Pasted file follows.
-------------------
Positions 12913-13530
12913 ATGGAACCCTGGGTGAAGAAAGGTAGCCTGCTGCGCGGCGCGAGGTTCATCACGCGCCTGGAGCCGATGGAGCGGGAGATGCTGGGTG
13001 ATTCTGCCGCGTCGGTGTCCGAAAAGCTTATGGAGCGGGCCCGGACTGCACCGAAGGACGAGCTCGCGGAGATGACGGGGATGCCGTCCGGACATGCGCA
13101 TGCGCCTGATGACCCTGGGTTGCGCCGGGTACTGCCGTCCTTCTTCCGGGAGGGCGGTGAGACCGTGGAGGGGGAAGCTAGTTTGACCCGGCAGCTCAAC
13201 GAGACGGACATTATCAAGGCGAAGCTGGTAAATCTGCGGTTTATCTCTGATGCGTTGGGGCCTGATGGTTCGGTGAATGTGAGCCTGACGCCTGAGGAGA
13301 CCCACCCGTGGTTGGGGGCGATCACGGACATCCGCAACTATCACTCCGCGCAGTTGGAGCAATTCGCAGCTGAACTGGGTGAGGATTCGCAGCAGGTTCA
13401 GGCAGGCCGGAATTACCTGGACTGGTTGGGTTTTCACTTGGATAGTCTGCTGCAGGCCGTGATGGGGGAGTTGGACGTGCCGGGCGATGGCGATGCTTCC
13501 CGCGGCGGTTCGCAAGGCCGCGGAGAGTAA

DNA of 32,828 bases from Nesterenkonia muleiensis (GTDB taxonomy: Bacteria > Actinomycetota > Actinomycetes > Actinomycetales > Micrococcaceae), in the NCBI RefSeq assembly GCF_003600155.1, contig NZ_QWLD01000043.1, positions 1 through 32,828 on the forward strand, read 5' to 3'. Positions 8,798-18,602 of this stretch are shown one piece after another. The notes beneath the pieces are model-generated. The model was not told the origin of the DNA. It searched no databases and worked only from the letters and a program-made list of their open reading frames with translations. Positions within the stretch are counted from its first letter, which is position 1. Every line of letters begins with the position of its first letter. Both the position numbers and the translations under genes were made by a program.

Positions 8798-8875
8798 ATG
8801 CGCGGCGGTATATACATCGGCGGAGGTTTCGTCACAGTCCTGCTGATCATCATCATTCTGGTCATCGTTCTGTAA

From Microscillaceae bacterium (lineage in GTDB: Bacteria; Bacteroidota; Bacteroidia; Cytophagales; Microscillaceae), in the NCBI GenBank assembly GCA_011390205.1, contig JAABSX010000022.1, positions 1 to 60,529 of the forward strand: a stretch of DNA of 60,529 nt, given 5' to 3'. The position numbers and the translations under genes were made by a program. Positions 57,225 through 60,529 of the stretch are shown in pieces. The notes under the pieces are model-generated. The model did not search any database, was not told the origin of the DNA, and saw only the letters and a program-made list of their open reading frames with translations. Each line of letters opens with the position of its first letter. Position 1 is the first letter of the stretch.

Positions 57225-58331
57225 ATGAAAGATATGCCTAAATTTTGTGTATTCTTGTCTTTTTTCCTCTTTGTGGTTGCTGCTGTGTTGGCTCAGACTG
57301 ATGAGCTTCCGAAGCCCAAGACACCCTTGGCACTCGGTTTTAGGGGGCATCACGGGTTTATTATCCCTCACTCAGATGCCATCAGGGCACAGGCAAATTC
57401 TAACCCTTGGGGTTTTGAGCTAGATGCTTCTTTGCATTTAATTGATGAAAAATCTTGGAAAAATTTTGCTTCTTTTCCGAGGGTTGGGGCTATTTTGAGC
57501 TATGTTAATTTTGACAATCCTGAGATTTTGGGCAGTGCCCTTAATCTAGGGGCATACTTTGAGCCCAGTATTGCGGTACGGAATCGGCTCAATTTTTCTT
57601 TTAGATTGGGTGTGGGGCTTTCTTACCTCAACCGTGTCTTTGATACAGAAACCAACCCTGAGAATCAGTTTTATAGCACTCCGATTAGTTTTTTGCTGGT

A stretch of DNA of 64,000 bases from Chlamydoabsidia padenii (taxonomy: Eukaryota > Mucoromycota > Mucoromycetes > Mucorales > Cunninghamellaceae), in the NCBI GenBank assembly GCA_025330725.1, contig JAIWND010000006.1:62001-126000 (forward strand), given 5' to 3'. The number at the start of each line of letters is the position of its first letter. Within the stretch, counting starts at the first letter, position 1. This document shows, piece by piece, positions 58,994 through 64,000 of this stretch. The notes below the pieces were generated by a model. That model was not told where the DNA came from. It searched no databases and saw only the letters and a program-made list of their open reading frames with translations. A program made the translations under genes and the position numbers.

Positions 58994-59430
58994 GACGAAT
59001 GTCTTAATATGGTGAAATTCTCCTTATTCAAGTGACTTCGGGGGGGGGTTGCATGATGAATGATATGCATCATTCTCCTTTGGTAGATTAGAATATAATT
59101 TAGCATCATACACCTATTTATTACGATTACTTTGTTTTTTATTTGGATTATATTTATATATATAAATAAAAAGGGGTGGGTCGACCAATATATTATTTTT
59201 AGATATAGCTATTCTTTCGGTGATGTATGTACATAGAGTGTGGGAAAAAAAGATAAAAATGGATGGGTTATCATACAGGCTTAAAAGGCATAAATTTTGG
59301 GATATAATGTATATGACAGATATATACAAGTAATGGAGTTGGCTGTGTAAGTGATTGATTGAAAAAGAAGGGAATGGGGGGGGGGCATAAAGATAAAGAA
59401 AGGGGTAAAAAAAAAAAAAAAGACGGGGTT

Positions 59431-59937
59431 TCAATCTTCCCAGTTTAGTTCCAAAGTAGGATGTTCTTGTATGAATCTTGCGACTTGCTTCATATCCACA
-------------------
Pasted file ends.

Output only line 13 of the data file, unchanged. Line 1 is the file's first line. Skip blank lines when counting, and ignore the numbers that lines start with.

From Microscillaceae bacterium (lineage in GTDB: Bacteria; Bacteroidota; Bacteroidia; Cytophagales; Microscillaceae), in the NCBI GenBank assembly GCA_011390205.1, contig JAABSX010000022.1, positions 1 to 60,529 of the forward strand: a stretch of DNA of 60,529 nt, given 5' to 3'. The position numbers and the translations under genes were made by a program. Positions 57,225 through 60,529 of the stretch are shown in pieces. The notes under the pieces are model-generated. The model did not search any database, was not told the origin of the DNA, and saw only the letters and a program-made list of their open reading frames with translations. Each line of letters opens with the position of its first letter. Position 1 is the first letter of the stretch.